by Nick Morrow •
This crucial update to Mississippi’s hate crimes law would simply bring it up to the federal standard.
Today, HRC responded to a disappointing decision by Mississippi Senate and House leadership -- including Lt. Gov. Tate Reeves, his appointed committee chairs and leaders in the House of Representatives -- who refused to bring up for a vote commonsense bills that would update Mississippi’s hate crimes law to include sexual orientation, gender identity and disability. Notably, SB 2163 passed unanimously out of the Senate Judiciary A Committee yesterday before being scuttled in the Corrections Committee. A twin bill, HB 1494, similarly died on the House side in the House Judiciary B Committee. This crucial update to Mississippi’s hate crimes law would simply bring it up to the federal standard.
“We’re very disappointed that our lawmakers-- including Lt. Gov. Tate Reeves and other leaders in both chambers of the legislature -- have refused to vote on these crucial bills,” said Rob Hill, HRC Mississippi state director. “For the second year in a row, lawmakers have decided to play politics with LGBTQ people’s lives and deny Mississippians the opportunity to have a meaningful conversation about these proposed updates to our hate crimes laws. Support for these bills is widespread, bipartisan and non-controversial. As LGBTQ people face a disproportinately high risk of hate crimes throughout the South and in Mississippi, we have to ask legislators: what are you waiting for?”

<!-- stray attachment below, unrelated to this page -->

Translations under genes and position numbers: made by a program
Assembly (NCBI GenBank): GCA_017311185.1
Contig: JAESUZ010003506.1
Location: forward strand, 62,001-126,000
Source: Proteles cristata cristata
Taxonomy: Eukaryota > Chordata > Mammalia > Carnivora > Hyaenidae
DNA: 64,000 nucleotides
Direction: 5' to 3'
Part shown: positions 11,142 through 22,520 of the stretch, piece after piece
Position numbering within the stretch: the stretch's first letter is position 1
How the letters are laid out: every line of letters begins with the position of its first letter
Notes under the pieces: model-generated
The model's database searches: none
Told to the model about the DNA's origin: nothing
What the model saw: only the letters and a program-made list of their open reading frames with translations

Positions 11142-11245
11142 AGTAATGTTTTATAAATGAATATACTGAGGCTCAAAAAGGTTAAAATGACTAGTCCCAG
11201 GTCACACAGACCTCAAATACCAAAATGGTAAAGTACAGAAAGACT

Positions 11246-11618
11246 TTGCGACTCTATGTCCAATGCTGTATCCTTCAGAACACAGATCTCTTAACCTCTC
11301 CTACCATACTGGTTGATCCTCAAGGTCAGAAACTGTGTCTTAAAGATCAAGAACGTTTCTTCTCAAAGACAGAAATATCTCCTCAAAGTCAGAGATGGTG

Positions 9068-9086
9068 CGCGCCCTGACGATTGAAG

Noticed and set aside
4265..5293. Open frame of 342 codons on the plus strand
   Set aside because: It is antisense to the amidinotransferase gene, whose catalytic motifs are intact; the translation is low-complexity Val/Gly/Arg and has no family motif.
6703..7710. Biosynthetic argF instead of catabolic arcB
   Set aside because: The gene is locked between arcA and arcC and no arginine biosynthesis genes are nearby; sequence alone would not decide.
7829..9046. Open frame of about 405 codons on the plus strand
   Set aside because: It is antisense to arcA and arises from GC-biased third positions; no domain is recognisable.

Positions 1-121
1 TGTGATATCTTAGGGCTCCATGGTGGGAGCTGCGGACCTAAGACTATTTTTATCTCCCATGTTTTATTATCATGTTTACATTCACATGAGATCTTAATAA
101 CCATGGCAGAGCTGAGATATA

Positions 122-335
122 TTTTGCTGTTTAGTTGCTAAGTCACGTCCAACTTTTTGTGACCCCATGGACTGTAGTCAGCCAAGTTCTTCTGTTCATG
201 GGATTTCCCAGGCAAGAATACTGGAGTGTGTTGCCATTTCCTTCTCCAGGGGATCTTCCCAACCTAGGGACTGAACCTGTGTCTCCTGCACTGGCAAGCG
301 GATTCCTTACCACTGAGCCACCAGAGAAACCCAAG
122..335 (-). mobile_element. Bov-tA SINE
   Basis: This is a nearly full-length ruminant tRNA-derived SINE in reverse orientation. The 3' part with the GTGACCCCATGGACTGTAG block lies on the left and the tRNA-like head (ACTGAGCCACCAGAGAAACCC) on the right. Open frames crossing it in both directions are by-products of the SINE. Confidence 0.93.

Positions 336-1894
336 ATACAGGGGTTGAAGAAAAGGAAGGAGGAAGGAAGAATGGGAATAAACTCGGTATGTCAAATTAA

This week, Mason-Dixon Polling and Strategy released polling that shows broad, bipartisan support for this legislation.
The polling found that in every part of the state, support outweighed opposition. The levels of support in each area are as follows:
Among party lines, support also outweighed opposition.
For more detailed results, click here.
Mississippi, like most states in the South, does not have statewide hate crimes laws that are inclusive of sexual orientation, gender identity or disability. This makes it more difficult for law enforcement to adequately prosecute perpetrators of bias-motivated crimes and deliver justice to victims and their families. Within the past few years, Mississippi has faced a tragic, disproportionate number of anti-transgender crimes, including the highly-publicized murders of Mercedes Williamson, Mesha Caldwell and Dee Whigham. Out of those three murders, only Mercedes Williamson’s was prosecuted under the federal hate crime statute, because the the perpetrator crossed state lines, making it a federal crime.
In 2014, HRC launched Project One America, an initiative geared towards advancing social, institutional and legal equality in Mississippi, Alabama and Arkansas. HRC Mississippi continues to work to advance equality for LGBTQ Mississippians who have no state level protections in housing, workplace, or public accommodations. Through HRC Mississippi, we are working toward a future of fairness every day -- changing hearts, minds and laws toward achieving full equality.
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